Carlo Siracusa, director of Animal Behavior Service at Ryan Hospital, part of the University of Pennsylvania’s School of Veterinary Medicine, offers some tips on how to make your pets feel safe during thunderstorms and fireworks. Click here for additional suggestions and some more in-depth information.
Why are dogs afraid of thunderstorms and fireworks?
Many dogs are afraid of loud, sudden, unpredictable noises, not just thunderstorms and fireworks. Occasionally, storms cause real damage to the dog’s environment: Trees fall on houses, lightning strikes, power goes out, or flooding occurs. Fireworks have many of the features of thunderstorms, including various explosions and other strange noises, plus flashes of light. Whether because of years of frightening experiences or decreased tolerance, these fears often appear for the first time in adult or senior dogs.
What are the signs of this kind of fear?
For a thunderstorm, the behavioral signs often begin before a storm arrives. Generally speaking, such signs include panting; pacing; whining; salivating; trembling; urination and defecation (including diarrhea) in the house; digging and clawing at floors and walls; chewing household objects, woodwork or walls; attempts to hide or escape (which may include digging and chewing); running away if escape occurs; and attempts to stay near a family member.
Some dogs exhibit redirected aggression to other household dogs because of their fear. This can result in dog fights with injury, as the fearful dog attacks another dog in the home. There is also a danger in multi-dog households that another dog will attack the dog behaving fearfully. This is not an attempt to “correct” the behavior; it is an emotional response to the behaviorally agitated state of the fearful dog.
What are some behavioral management options?
Because fear is not an operantly conditioned behavior, it can neither be effectively punished or rewarded. The goal of managing this fear behaviorally is to change the dog’s emotional state from frightened and distressed to neutral or even content. Though limited, there are a few options. First, do not ignore your dog during storms or fireworks. Ignoring a fearful, panicky dog deprives him of whatever comfort and psychological support you can provide. It also leaves him without any information about what he should be doing instead. Also, never punish a dog acting fearfully. Punishment only inhibits behavior; it does not calm. For puppies and young dogs, it may be helpful to try to do pleasant things with them during storms or fireworks, in an effort to prevent fear from developing.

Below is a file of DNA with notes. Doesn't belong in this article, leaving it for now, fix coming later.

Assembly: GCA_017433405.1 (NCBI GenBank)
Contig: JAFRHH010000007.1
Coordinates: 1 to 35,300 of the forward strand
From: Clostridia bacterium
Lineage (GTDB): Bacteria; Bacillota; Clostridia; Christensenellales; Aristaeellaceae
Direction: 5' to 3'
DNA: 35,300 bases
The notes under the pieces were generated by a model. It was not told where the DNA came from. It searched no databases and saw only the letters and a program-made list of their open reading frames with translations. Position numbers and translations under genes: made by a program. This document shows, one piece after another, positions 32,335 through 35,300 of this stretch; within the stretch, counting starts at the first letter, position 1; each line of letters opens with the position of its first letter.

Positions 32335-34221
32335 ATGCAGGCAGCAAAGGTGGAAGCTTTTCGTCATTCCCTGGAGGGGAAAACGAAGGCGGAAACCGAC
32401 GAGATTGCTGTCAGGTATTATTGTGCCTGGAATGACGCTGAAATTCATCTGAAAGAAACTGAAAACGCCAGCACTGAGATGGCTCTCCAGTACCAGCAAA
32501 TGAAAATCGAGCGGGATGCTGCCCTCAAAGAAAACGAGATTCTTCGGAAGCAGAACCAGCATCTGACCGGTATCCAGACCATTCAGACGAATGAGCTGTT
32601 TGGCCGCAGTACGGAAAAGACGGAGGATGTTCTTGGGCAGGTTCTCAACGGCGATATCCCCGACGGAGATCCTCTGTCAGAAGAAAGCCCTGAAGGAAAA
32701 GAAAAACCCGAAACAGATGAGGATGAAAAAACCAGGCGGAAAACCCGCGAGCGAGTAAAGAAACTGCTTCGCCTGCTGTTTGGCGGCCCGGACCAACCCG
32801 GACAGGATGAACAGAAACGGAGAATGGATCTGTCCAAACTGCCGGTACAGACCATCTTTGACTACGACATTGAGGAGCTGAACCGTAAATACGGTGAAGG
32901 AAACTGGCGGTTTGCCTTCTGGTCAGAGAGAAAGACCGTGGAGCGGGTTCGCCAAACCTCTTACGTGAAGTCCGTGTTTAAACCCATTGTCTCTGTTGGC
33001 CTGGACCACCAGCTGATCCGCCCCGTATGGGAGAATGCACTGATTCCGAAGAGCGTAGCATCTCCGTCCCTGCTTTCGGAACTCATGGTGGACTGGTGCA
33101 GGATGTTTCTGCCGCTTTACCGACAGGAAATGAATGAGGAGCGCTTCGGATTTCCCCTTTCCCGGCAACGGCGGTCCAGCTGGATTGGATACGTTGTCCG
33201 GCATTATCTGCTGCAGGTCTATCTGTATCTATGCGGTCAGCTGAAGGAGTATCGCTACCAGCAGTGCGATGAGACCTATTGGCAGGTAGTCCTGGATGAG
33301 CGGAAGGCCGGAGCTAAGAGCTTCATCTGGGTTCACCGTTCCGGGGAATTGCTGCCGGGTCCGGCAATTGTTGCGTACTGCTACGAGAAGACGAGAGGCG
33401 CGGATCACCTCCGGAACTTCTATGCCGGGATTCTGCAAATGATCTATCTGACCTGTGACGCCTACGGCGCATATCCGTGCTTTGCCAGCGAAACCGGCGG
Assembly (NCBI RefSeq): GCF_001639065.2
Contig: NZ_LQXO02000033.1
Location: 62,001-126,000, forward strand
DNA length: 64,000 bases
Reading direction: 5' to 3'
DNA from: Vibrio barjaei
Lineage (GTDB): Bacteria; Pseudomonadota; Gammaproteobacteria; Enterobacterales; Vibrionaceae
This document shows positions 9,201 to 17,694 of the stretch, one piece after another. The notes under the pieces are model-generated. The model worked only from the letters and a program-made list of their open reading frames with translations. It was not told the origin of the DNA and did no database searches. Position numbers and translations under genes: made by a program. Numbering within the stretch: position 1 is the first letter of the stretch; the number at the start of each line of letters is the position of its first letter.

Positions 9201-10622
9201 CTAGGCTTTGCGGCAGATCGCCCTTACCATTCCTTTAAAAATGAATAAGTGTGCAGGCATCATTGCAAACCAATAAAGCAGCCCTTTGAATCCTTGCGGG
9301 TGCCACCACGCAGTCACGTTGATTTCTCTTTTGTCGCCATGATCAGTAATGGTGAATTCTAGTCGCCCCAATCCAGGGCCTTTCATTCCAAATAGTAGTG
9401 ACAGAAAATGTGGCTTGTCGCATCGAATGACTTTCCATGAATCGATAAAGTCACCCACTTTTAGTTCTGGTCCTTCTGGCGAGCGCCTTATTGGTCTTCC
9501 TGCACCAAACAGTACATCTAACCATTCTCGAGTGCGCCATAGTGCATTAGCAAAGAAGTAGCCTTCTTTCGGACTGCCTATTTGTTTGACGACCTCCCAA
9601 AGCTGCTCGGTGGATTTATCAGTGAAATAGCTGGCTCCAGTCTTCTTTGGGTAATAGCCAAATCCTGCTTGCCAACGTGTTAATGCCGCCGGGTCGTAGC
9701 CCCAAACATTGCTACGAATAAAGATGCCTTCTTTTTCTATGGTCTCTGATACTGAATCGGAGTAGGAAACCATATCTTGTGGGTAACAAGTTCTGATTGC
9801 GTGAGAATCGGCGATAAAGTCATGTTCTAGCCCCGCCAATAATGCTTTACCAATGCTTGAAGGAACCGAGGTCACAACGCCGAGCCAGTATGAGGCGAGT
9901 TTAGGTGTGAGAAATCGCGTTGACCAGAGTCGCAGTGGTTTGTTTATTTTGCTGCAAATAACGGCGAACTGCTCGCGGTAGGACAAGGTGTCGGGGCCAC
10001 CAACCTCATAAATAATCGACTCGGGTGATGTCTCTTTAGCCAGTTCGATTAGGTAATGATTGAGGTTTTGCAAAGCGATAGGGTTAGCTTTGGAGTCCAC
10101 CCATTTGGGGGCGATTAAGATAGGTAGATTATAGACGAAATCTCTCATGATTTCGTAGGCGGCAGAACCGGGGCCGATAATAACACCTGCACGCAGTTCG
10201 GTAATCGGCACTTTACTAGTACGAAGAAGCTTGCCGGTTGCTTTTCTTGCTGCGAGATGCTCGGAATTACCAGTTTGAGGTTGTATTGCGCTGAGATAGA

Some dogs are able to direct their anxiety to destroying “sacrifice items” such as cardboard boxes or paper items like old phone books. This destructive behavior can function as a way to displace the dog’s anxiety onto a pleasurable activity. If there is an activity your dog can’t get enough of, do this during storms and fireworks. This can include fetch, chase games, even cuddling and petting, or holding the dog firmly next to you. If the fear-inducing activities are occurring at night, some dogs can be comforted by being allowed in bed with you.
What are some environmental management options?
Some dogs respond well to having a “safe haven” where they can hide and be reasonably secure and comfortable. This can be a room, a large closet, even a basement. Some dogs prefer a bathroom, especially the bathtub or shower. During storms and fireworks, keep dogs who are aggressive or targets of aggression separate from other household dogs. This can make it more complicated to find an appropriate safe haven for the fearful dog. Some dogs cannot overcome their fear with just environmental changes and therefore, it might be appropriate to discuss medication options with a veterinarian.
Carlo Siracusa is a clinical assistant professor of behavior medicine at the University of Pennsylvania School of Veterinary Medicine.